Excavation. Contaminated soil can be managed by digging it out and replacing it with clean fill. The excavated soil will be tested to determine the concentration and nature of contamination, and the appropriate disposal option. Soil contaminated primarily with petroleum products, for example, may be treated by landfarming, while soil contaminated with significant concentrations of metals such as lead may need to be treated as hazardous waste and sent to a permitted landfill. The scope of the excavation can be limited due to structures on the property and cost. Interceptor trenches. Interceptor trenches are dug perpendicular to the flow of groundwater. Their intent is to provide a collection point for contaminated groundwater, which can then be collected and treated, or to direct uncontaminated groundwater away from a contamination source. Interceptor trenches are routinely installed at site boundaries. If combined with barriers, they can prevent contaminated groundwater from migrating off site where it is harder to collect and treat.

Interceptor trenches are used to control groundwater migration. This trench was dug at the Coastal Derby Refinery site in El Dorado.

A landfarming cell under construction. In this example, a blue plastic liner prevents contaminated soil from mixing with the underlying soil; a layer of sand protects the liner from rips and tears. Contaminated soil is placed on top, and periodically tilled to encourage the breakdown of the contamination. Not all landfarming sites require this level of complexity.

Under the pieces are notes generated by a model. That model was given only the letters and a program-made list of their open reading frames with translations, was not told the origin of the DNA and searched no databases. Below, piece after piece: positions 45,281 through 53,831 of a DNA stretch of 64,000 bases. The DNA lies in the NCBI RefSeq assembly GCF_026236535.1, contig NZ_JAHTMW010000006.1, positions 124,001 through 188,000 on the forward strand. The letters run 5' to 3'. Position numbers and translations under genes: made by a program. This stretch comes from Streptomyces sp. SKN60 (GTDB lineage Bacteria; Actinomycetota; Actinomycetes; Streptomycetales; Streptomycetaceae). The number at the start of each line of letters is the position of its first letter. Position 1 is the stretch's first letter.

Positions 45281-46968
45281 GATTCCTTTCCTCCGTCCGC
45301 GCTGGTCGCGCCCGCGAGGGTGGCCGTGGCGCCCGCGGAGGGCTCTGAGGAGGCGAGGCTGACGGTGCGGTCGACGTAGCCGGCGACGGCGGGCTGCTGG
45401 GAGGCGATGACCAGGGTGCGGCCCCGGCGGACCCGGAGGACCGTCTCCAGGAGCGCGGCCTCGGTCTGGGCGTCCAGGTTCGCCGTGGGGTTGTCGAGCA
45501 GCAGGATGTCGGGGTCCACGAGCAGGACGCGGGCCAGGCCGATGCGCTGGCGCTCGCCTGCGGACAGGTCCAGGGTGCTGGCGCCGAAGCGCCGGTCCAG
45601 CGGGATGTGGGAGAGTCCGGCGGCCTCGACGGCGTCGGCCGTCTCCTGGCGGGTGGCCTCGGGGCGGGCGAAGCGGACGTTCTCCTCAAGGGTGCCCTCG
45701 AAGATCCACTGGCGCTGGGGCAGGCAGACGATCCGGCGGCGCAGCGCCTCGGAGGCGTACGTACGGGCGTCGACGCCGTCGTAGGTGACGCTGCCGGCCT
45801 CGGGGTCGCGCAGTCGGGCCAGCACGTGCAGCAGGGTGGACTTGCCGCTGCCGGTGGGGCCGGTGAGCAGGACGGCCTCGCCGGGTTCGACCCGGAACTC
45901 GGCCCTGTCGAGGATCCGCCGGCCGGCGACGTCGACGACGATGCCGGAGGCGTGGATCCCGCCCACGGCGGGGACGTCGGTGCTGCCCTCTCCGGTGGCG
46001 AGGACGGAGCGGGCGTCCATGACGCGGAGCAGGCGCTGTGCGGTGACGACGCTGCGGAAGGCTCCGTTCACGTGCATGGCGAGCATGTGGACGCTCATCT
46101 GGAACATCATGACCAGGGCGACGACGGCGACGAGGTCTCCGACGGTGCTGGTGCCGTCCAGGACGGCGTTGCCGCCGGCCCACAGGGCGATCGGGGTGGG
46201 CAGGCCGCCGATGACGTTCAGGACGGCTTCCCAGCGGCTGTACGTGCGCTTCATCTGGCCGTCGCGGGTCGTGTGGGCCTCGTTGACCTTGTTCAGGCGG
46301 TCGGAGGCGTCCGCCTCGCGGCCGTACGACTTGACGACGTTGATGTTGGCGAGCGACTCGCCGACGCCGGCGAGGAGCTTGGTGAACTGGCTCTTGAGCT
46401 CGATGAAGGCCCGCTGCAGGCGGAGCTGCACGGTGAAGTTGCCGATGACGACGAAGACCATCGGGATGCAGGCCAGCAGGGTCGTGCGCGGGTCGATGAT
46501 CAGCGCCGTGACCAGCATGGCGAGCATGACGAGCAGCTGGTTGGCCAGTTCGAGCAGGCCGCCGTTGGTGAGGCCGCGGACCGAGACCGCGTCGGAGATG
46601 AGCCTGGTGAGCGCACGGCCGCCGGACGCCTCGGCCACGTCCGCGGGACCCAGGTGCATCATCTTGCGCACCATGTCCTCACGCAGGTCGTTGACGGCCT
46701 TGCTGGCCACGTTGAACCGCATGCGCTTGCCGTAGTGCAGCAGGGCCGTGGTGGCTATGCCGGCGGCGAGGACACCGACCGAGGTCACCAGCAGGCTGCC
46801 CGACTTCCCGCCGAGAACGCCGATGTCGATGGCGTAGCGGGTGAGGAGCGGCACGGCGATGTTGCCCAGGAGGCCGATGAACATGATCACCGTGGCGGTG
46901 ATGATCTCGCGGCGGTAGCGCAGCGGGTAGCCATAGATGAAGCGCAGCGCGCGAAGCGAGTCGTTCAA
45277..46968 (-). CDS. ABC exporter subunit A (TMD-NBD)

Landfarming. Naturally occurring soil bacteria will break down petroleum products, given the appropriate soil temperatures and oxygen levels. In a soil landfarming solution, contaminated soil is spread on a dedicated field and regularly tilled or turned until testing determines that contamination has been reduced to below action levels. While landfarming is often used for treating soils contaminated with petroleum products, it cannot be used for soils with high levels of metals or other materials that cannot biodegrade. A landfarming permit is required from KDHE, and care must be taken that contamination does not migrate from the landfarming cell into the underlying soil.


Air sparging/Soil vapor extraction. These techniques are sometimes used together to remove dissolved VOCs from soil and groundwater. VOCs are of particular concern when there is a possibility of vapor intrusion, when vapors from the soil enter a building through the foundation where they can become concentrated and are breathed by the buildings occupants. An air sparging system injects air, or sometimes steam, into the soil or water table. The soil vapor extraction system applies a vacuum pressure to the soil, sucking the vapors into a collection system where the VOCs are removed. Enhanced bioremediation. Sometimes the naturally occurring bacteria cannot effectively break down the petroleum because of the lack of a suitable environment. An enhanced bioremediation strategy will inject material, such as nutrients or microbes, into the soil or groundwater being treated in order to encourage biodegradation. Waste stabilization and burial. The sludges from tank bottoms, still bottoms, and